Show your support for families courageously seeking truth, justice and an end to disappearances in Mexico

Where are they? That agonizing question remains unanswered since the horrific night six years ago when police and armed men attacked buses carrying 80 students from a teacher’s college in Ayotzinapa to a protest in Mexico City. Three of the students were killed in the attack of September 26, 2014 and several seriously injured. Police took 43 students away. They were never seen again. 

The families and classmates of the 43 courageously tried to find where they had been taken but faced stonewalling, lies and hostility from authorities and the military. The government of former President Enrique Peña Nieto claimed corrupt police had handed the students over to an organized crime ring, who killed them and burned the bodies at a garbage dump. But an independent investigation by international experts appointed by the Inter-American Commission on Human Rights refuted the official account of events as not credible, concluding it was scientifically impossible for that number of bodies to have been burned in the conditions claimed by the authorities. Government investigators were accused of ignoring or contaminating important evidence, some linked to a local military base, using torture to extract ‘confessions’ and orchestrating a scandalous cover-up

Without truth or justice, the number of disappearances continues to climb to staggering proportions. More than 73,000 people are now reported missing in Mexico

Slow advances in Mexico

After taking office in 2019, President López Obrador created a truth commission specifically for the case of the 43 students and the Attorney General’s Office established a special unit to investigate and prosecute those responsible for what happened.

This past July, the Attorney General’s Office and the Argentine Forensic Anthropology Team announced that DNA analysis of recovered skeletal remains matched with family members of Christian Alfonso Rodríguez Telumbre, one of the 43 students.

It is vitally important to continue search efforts in order to find all of the disappeared students – and that everyone responsible for the crime and the coverup is brought to account. Without the truth and justice for such a high profile case, what hope is there of stopping the crisis of disappearances? The wall of impunity has to be broken.

The families and classmates of the 43 continue to press for answers, for the return of their loved ones and for justice. They have appealed for our support.


1. Solidarity Action via Social Media

The message chosen by the families for solidarity action on the 6th anniversary of the disappearance of the 43 students is Ayotzinapa: Hacia La Verdad – which means Ayotzinapa: Towards the Truth. The logo that everyone will use turns the number 6 into a spiral representing an atecocolli or sea snail. It symbolizes two concurrent movements: towards the center (knowing the truth) and towards the outside (the effects of knowing the truth)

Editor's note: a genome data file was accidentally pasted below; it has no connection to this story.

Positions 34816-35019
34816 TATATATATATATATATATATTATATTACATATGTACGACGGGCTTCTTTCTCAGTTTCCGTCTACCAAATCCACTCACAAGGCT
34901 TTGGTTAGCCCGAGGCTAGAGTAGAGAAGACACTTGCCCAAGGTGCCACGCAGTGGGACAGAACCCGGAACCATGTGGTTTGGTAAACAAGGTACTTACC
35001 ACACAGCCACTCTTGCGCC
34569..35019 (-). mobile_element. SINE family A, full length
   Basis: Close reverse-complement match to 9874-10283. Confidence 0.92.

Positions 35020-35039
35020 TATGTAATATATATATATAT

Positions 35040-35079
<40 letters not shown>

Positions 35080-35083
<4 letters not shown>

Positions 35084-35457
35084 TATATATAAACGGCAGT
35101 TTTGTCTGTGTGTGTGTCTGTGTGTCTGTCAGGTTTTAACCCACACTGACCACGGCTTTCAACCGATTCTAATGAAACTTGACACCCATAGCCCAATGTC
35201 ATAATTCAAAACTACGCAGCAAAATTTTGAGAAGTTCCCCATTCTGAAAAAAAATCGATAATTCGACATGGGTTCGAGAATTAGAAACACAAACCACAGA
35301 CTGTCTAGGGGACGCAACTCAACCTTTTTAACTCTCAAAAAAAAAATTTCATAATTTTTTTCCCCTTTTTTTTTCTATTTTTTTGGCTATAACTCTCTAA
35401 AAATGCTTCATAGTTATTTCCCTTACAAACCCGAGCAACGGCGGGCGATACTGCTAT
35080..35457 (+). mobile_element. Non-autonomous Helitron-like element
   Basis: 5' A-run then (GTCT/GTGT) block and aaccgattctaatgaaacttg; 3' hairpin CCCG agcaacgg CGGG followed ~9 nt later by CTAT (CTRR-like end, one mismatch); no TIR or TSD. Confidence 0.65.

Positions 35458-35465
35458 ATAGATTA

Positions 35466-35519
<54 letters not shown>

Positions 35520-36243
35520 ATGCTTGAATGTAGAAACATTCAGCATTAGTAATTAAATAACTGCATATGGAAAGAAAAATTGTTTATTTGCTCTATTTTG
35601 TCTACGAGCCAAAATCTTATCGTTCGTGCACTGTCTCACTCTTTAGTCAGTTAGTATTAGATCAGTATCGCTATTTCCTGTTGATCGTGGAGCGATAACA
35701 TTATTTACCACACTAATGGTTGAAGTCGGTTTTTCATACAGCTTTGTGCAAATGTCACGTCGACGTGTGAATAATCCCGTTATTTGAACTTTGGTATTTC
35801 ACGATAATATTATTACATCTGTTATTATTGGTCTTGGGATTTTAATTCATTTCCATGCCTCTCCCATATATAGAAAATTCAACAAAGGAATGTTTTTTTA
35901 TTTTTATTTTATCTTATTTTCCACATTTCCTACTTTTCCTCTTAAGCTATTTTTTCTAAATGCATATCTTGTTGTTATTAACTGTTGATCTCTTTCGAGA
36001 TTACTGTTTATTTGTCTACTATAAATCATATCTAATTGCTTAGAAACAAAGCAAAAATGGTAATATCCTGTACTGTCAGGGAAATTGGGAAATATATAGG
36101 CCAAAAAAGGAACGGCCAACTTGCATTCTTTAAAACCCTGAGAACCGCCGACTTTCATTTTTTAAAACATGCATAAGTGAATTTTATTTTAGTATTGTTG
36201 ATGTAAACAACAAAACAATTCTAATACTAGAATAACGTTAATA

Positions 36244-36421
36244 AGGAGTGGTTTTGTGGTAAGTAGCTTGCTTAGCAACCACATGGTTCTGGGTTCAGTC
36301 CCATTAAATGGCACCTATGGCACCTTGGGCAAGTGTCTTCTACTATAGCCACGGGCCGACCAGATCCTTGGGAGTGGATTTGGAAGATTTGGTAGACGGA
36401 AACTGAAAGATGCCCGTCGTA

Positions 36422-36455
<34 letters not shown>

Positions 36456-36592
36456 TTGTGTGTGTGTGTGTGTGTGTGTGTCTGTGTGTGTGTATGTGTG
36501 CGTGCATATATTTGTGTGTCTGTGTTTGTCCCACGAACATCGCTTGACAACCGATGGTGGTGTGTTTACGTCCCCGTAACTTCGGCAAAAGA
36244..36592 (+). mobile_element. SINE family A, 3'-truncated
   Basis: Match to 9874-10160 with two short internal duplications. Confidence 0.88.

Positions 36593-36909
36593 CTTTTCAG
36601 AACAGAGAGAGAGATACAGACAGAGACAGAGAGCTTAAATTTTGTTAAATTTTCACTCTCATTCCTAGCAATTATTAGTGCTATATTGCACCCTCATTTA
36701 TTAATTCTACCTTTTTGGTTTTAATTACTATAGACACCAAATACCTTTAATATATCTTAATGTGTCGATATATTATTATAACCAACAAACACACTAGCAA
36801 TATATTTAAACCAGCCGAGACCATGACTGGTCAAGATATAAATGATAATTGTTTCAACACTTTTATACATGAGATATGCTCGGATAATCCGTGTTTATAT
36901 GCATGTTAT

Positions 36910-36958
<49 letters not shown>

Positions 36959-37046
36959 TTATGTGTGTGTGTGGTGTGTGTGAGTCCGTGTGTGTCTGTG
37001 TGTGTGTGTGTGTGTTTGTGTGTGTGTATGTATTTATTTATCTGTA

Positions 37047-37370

On September 26: Join an online march in solidarity with the families of the disappeared students and echo their calls. Here’s how: 

  • Create a colourful sign that replicates the Ay6tzinapa logo and its message, in Spanish or English. Take a photo holding your sign.
  • OR chalk the message on the ground. Put your feet below the message and take a photo like the one below to symbolize marching with the families in their quest for the truth.

Upload your photo to Facebook, Twitter or Instagram using the hashtags #Ayotzinapa6years #HaciaLaVerdad and #CanadaMexicoSolidarity

Below are sample posts that: 1. Encourage others to join you in showing your support for the families, and 2. Press Mexico’s President and Attorney General for action

2. Write a letter

  • Start your letter by describing who you are and where you are writing from.
  • Express your support for the families of the disappeared students of Ayotzinapa and the continuation of searches to find them all
  • Call for renewed efforts to identify and bring to justice everyone responsible for the forced disappearance of the students, including local, state and federal security forces and members of the armed forces
  • Urge investigation and prosecution of any officials who committed crimes during the investigation to block or cover up the truth 

Send your letter to:

Attorney General Gertz Manero
Avenida Insurgentes, Numero 20 de la Glorieta de Insurgentes, Col. Roma Norte
Col. Roma Norte
Ciudad de Mexico, CP 06700
Email: alejandro.gertz@pgr.gob.mx and secretario.particular@presidencia.gob.mx
Send a copy to:

His Excellency Juan José Ignacio Gómez Camacho
Ambassador for Mexico
45 O’Connor Street, Suites 1000 & 1030
Ottawa, Ontario K1P 1A4
Email: infocan@sre.gob.mx

3. E-action

Please sign our e-action to the Mexican government here.

“Nos faltan 43” reads this banner, which means “We are missing 43”

Thank you for taking action to support the efforts of the families of the disappeared students!